Thursday, 29 October 2009

Speed limit for computer processors - serial vs parallel

This news item from Nature about this PRL talks about how computer processors are going to hit a speed limit due to the speed at which a system can make transitions between quantum states.

There are two independent bounds on this minimum time — one based on the average energy of the quantum system, the other based on the uncertainty in the system's energy. In their calculations, Levitin and Toffoli unify the bounds and show there is an absolute limit to the number of operations that can be achieved per second by a computer system of a given energy.

I'm not an expert in quantum information so all I can say is that it looks interesting. There are implications for myself because most of my work is pretty intensive computer simulation. Some of what I do simply needs fast processors, there are sections of my Monte Carlo simulations that cannot be parallelised (fancy cluster algorithms being one). So for these, in principle, it limits what could ever be done.

However, mostly my limit is on what statistics I can collect and that can be solved by using more and more processors. The move from single core being standard, to eight these days, has been a revolution in terms of what I can now get done in a reasonable time scale.

In fact one very interesting development is using standard computer graphics cards to perform molecular dynamics (MD) simulations. I've only read the abstract of this paper I'm afraid but they've apparently done this. Graphics cards designed for games have many little processors on them (GPUs) and they can all work on the problem more efficiently than one super powered CPU trying to do it on its own.

So next time you say that computer games are a waste of time think of this...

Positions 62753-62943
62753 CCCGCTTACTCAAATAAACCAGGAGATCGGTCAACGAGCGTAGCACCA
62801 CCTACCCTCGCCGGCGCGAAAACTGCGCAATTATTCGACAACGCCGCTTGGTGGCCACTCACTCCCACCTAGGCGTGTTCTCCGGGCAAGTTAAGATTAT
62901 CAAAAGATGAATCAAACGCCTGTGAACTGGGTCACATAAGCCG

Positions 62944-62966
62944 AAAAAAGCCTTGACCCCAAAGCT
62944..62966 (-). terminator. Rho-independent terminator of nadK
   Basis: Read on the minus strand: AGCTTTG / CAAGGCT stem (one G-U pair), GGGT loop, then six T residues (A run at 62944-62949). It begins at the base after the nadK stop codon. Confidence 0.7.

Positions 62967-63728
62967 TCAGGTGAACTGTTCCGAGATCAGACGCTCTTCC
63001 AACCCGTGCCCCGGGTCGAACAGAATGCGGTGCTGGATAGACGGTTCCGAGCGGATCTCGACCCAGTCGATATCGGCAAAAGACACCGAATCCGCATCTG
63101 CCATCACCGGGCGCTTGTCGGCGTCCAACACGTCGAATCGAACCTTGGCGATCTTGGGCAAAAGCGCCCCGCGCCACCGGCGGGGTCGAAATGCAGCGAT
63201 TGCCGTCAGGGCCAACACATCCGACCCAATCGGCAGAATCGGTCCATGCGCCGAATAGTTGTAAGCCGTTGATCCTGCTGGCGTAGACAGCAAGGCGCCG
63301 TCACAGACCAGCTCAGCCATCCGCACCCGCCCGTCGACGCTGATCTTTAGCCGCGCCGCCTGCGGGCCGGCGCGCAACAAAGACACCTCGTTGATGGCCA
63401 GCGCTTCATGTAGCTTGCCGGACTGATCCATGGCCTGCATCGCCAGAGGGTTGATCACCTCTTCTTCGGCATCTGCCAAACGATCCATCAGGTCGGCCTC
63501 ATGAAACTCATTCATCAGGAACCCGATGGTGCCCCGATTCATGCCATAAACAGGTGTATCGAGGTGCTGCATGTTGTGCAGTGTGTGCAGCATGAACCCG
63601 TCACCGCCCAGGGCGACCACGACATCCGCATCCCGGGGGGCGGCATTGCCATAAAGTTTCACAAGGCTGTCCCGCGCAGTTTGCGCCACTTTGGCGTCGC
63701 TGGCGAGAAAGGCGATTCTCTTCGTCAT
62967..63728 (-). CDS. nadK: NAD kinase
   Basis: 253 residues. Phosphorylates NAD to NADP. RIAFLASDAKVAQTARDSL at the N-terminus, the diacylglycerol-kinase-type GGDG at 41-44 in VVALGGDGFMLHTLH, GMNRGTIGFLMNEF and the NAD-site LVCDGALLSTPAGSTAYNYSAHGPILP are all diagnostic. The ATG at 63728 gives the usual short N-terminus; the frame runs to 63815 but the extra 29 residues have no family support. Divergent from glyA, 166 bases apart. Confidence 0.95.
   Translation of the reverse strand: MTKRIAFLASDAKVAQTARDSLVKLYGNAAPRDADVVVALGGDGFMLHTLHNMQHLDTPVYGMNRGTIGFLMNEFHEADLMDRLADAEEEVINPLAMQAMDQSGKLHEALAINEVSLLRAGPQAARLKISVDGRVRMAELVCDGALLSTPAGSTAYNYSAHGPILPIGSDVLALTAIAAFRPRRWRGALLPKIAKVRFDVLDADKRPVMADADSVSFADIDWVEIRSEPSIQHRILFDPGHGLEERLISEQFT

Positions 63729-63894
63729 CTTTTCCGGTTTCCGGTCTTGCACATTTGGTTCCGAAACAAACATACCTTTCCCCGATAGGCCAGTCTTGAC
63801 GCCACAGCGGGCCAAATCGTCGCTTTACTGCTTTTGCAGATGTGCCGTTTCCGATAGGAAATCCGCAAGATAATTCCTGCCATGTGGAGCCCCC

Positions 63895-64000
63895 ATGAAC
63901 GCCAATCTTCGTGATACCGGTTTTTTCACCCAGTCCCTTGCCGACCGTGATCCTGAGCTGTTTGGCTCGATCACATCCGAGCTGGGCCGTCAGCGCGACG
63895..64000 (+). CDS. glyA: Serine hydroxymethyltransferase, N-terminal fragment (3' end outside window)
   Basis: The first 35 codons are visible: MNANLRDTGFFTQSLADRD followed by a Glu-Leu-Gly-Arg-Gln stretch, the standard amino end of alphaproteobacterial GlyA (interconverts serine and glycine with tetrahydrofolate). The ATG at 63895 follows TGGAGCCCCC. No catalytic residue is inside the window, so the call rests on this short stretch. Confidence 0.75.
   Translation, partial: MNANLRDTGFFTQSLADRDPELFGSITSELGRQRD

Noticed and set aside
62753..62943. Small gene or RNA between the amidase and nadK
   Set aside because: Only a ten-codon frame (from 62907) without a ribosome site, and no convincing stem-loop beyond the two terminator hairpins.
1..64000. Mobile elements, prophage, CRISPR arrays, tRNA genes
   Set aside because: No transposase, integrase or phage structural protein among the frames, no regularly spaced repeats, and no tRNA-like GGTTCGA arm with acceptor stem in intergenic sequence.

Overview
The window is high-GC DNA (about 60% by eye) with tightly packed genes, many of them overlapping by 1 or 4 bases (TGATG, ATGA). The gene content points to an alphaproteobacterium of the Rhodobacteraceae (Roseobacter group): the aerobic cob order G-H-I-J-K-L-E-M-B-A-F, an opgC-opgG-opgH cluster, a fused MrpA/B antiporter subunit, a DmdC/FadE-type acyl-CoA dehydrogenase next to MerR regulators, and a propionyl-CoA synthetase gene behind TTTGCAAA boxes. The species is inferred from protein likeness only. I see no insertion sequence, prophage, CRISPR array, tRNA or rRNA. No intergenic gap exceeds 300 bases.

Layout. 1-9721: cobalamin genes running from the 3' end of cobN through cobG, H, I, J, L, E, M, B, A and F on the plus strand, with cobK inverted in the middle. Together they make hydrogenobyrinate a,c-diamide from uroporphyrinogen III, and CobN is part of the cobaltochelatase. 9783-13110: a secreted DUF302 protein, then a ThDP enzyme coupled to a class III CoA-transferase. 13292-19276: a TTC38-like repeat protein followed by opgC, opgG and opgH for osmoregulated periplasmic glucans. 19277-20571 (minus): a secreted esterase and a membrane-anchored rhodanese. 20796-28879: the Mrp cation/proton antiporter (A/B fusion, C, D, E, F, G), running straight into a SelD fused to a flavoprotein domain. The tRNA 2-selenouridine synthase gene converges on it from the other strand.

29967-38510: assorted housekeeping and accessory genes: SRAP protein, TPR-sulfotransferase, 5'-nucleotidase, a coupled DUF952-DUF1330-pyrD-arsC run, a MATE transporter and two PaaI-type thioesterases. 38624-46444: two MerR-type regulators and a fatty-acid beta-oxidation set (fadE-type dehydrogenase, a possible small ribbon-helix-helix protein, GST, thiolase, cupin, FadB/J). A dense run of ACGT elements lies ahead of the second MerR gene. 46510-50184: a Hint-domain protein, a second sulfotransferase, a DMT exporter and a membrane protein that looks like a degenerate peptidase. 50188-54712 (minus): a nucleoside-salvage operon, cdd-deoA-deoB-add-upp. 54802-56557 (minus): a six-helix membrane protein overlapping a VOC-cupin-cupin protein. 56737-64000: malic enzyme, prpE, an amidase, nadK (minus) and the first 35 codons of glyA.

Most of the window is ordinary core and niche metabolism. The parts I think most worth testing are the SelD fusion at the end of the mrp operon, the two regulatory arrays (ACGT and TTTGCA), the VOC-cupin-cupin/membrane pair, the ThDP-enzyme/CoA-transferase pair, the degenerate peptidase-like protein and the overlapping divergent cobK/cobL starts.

Monday, 19 October 2009

There's more to the LHC than bloody black holes

The LHC is cold again. This is very exciting, and also it can't come soon enough. In the absence of any actual science going on an endless stream of bollocks seems to have been coming out about the collider. The latest being this drivel about things coming from the future to... oh God I can't be bothered. It rather upsets me that the only things people really know about the LHC are that it might make a black hole and maybe something is coming through time to sabotage it. So I thought I'd talk about why this machine is ridiculously fantastic and complicated (the more likely cause of breakage).

One of the features of synchrotrons that I've always thought is amazing is the way they cool the beams. By cool I'm not talking about temperature around the beam pipe (although that's bloody cold too so that the magnets work). I'll quickly describe what it is and how people solve it, although I'm still not 100% sure how they've solved it at the LHC.

Our general collider accelerates particles around a ring using strong electric fields. The particles are bent into a circle by bending magnets and they are kept in a beam by the focussing quadropole magnets. The effect of these magnets is that if a particle is heading sideways out of the beam then they push it back in in the opposite direction. In this way the particles kind of snake around the course never straying too far out of line. The task of cooling the beam is to reduce this snaking as much as possible so that we have a really dense, straight running beam.